Posted in biology, communication and networking, music

It’s official: girl mice dig new tunes

A couple of years ago everyone got really excited to learn that male mice will sing ultrasonic songs. The scientists assumed it was to woo mice women, but now they’ve proven it to be true!

From the New York Times:

Kurt Hammerschmidt of the German Primate Center in Göttingen and colleagues have provided a partial answer to that question. In a paper in Biology Letters, they report that male mice songs definitely elicit interest from the opposite sex.

The researchers exposed females to the recorded songs of males, to calls made by newborn pups and to control sounds. They found that the females responded only to the males’ songs, by approaching the source of the sound.

But Dr. Hammerschmidt said there were some surprises in the data. Females became habituated to the male songs very quickly, and only responded the first time they heard the sounds.

Dr. Hammerschmidt said that this may be because the songs are important only when males are close by. So if a female hears a song but then doesn’t actually see a mate, she may lose interest.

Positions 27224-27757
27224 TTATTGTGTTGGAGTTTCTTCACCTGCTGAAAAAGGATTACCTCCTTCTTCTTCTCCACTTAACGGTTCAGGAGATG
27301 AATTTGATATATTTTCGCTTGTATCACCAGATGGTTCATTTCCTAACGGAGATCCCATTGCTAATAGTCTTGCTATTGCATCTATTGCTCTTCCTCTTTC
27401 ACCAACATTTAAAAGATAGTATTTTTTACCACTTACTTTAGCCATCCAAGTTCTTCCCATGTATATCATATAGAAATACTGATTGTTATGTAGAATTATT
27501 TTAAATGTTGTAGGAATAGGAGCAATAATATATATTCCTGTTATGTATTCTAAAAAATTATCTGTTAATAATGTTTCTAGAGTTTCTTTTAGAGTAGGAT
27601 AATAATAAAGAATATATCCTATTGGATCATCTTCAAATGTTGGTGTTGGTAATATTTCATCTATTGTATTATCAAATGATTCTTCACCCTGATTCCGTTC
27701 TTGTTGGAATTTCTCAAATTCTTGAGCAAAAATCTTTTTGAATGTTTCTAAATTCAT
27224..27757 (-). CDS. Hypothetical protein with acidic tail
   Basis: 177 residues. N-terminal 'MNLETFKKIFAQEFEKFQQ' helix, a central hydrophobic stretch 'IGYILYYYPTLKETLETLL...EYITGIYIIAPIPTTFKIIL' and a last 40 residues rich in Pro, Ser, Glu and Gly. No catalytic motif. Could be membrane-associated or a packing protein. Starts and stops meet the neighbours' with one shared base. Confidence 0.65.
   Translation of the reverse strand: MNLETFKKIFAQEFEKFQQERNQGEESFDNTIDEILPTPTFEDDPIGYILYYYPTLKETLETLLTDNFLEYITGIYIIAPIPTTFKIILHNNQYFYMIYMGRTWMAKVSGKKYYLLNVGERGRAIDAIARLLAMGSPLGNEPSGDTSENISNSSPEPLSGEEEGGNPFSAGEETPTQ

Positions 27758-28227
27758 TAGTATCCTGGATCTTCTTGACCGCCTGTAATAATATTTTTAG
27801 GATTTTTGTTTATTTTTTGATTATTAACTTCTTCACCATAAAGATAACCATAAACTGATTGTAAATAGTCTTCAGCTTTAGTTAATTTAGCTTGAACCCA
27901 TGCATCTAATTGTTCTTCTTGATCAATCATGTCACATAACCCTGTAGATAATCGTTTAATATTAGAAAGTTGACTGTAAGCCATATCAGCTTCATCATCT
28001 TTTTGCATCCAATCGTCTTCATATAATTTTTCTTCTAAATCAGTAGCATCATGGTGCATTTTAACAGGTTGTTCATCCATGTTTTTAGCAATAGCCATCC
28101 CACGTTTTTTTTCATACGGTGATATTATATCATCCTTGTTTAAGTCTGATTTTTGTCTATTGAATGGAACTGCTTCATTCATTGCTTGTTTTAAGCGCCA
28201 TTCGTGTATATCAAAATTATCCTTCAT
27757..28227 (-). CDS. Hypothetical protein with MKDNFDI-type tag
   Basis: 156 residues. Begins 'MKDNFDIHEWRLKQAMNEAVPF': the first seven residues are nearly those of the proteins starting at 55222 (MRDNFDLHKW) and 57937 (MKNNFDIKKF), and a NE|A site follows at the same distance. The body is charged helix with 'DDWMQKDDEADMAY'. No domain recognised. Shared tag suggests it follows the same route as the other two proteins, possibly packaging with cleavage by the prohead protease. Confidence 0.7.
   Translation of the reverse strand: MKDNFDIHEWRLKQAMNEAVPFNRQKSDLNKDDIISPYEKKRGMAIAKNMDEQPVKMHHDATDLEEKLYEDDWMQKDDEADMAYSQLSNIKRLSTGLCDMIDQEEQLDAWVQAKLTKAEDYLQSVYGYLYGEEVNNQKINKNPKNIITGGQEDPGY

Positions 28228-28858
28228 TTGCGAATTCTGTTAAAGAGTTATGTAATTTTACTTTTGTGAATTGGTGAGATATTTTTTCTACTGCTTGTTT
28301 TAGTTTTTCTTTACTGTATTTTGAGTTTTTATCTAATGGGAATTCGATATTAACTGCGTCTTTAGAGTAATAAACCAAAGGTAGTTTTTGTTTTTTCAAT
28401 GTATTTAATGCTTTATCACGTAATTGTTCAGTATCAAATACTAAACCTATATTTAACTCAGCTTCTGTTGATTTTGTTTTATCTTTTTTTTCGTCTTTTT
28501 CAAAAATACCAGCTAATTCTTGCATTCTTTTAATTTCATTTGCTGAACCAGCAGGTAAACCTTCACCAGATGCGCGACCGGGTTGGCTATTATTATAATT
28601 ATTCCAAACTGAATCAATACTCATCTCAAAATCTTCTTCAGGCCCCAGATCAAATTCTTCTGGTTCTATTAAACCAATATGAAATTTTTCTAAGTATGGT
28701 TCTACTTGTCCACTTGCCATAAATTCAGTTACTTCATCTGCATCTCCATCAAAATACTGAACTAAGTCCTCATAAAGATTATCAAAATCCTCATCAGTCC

If the females lose interest after the first time they heard the song, I assume the male mice would have to come up with new songs all the time. Wow, now wouldn’t that be an interesting study to see how creative male mice get with their songs?



Beth Kelley is an applied & digital anthropologist with an overall interest in how people engage with and are impacted by their environments and vice versa. This has manifested itself in many ways, by looking at creativity, playful spaces, built environments, and environmental enrichment, sustainability, design research, and integrative and collaborative models of learning such as through play and hands-on learning.